lead to short term
consequences
Action required
1-9
Low risk or
minor
Minimum impact with no or
minor consequences
Keep under review
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Risk Probability - Severity
17
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Prioritising Risks
18
Risk Factor = Frequency (Probability) X
Consequence (Impact)
Surveillance data provides probability or
frequency of infection from a task or a
procedure
Risk assessment provides impact or
consequence to patient as a result of a task or
a procedure
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Calculating Risk
19
• Estimated cost is important as it helps to
target IP&C resources to specific
procedure
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How much does it cost to
prevent ?
• where risk was identified
• where they will deliver the greatest advantage
in terms of preventing harm for patients
• Often it is not possible to have exact cost
estimated cost is acceptable
20
• Once all information on the severity, frequency
of occurrence and cost of prevention are
available
• Priorities for action can be calculating as follows:
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Priorities for action
RISK RATING = SEVERITY x FREQUENCY
21
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Priority for Action
22
• Put an agreed risk reduction plan in place in
the problem area
• Eliminate risk, if possible
• Reduce risk to acceptable level, if needed
• Transfer risk to a third party
• May need to accept risk in short term
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Risk Control - 1
23
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Risk Control - 2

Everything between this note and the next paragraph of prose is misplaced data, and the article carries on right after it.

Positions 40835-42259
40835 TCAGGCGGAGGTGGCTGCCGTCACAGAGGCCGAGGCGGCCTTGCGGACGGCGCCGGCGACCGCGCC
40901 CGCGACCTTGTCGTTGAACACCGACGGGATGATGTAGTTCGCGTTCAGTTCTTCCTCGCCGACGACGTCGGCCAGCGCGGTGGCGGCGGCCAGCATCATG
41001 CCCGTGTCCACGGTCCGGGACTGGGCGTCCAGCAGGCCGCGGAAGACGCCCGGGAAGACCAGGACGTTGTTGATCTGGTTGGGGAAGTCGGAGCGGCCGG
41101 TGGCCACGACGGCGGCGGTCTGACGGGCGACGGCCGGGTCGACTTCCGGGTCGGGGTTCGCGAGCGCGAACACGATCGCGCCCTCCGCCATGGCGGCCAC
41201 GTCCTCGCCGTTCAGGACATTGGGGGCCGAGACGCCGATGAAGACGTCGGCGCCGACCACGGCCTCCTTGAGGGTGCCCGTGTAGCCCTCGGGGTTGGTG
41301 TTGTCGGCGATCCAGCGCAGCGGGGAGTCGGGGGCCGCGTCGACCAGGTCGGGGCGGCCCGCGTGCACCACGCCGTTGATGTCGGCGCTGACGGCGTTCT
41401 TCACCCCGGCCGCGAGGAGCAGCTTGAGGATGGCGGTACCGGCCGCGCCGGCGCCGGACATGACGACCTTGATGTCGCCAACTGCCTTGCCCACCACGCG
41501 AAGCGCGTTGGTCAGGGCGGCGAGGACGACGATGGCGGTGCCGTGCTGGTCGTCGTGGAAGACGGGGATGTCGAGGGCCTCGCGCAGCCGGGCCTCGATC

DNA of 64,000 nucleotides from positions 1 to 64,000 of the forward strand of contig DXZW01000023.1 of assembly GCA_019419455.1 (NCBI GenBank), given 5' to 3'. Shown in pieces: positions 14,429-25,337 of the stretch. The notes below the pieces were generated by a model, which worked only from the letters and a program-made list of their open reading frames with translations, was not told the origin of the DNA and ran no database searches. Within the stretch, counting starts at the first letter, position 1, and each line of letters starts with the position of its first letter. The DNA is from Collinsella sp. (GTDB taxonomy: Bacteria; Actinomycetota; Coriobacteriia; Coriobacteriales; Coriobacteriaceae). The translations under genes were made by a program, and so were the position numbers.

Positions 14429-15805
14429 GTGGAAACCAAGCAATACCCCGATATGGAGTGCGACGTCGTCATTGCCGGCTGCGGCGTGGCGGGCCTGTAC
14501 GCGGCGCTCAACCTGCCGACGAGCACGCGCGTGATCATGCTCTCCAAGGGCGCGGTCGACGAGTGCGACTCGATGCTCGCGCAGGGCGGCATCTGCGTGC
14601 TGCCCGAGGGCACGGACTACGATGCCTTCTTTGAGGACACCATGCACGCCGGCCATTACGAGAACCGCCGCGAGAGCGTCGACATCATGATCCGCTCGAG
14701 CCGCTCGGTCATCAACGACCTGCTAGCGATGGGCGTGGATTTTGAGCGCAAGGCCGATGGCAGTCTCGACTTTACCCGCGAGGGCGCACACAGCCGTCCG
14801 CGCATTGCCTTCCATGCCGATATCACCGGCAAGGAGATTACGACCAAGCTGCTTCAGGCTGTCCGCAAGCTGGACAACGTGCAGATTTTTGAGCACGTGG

Identify Risks
↓
Analyse
(Evaluate & Rank)
↓
Control
Avoid
Prevent
Transfer
Accept
Risk Control : Think possible solutions !




How they can be avoided eg minimize/avoid use of sharps
How they can be prevented eg use aseptic techniques
Can it be transferred eg outsource waste management
Can you accept it eg low risk/high cost intervention
24
• Feedback and reporting
• To ensure that risk reduction plans
are followed
• Performed by
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Risk Monitoring
• regular audit
• process surveillance
• outcome surveillance
• Feedback provided to relevant staff
and senior management
25
• Audit process can identify infection risks
• When risk reduction plan in process, audit can
• identify new risks
• analyse risk against evidence-based practice
• identify any gaps in practice
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The audit process
• Key elements of the audit process
• communication
• consultation
• timely feedback
26
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Summary: Risk Management
27
1.
2.
3.
Roberts G. Risk Management in Healthcare. 2nd
ed. London: Witherby & Co. 2002
Australian Standard: Risk management.AS/N2S
4360: 2004.
http://www.mwds.com/AS4me_files/ASNZS%2043602004%20Risk%20Management.pdf
Australian Guidelines for the Prevention and
Control of Infection in Healthcare (2010)
http://www.nhmrc.gov.au/book/australianguidelines-prevention-and-control-infectionhealthcare-2010/a2-1-risk-management-bas
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References
28
1. Risk management is a retroactive approach and its aim
is to minimise harm. T/F
2. In setting priorities for action, which of these is
needed?
a.
b.
c.
d.
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Quiz
Severity or consequences
Frequency
Cost of implementing plans
All of the above
29
• IFIC’s mission is to facilitate international networking in
order to improve the prevention and control of
healthcare associated infections worldwide. It is an
umbrella organisation of societies and associations of
healthcare professionals in infection control and related
fields across the globe .
• The goal of IFIC is to minimise the risk of infection within
healthcare settings through development of a network of
infection control organisations for communication,
consensus building, education and sharing expertise.
• For more information go to http://theific.org/
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International Federation of
Infection Control
30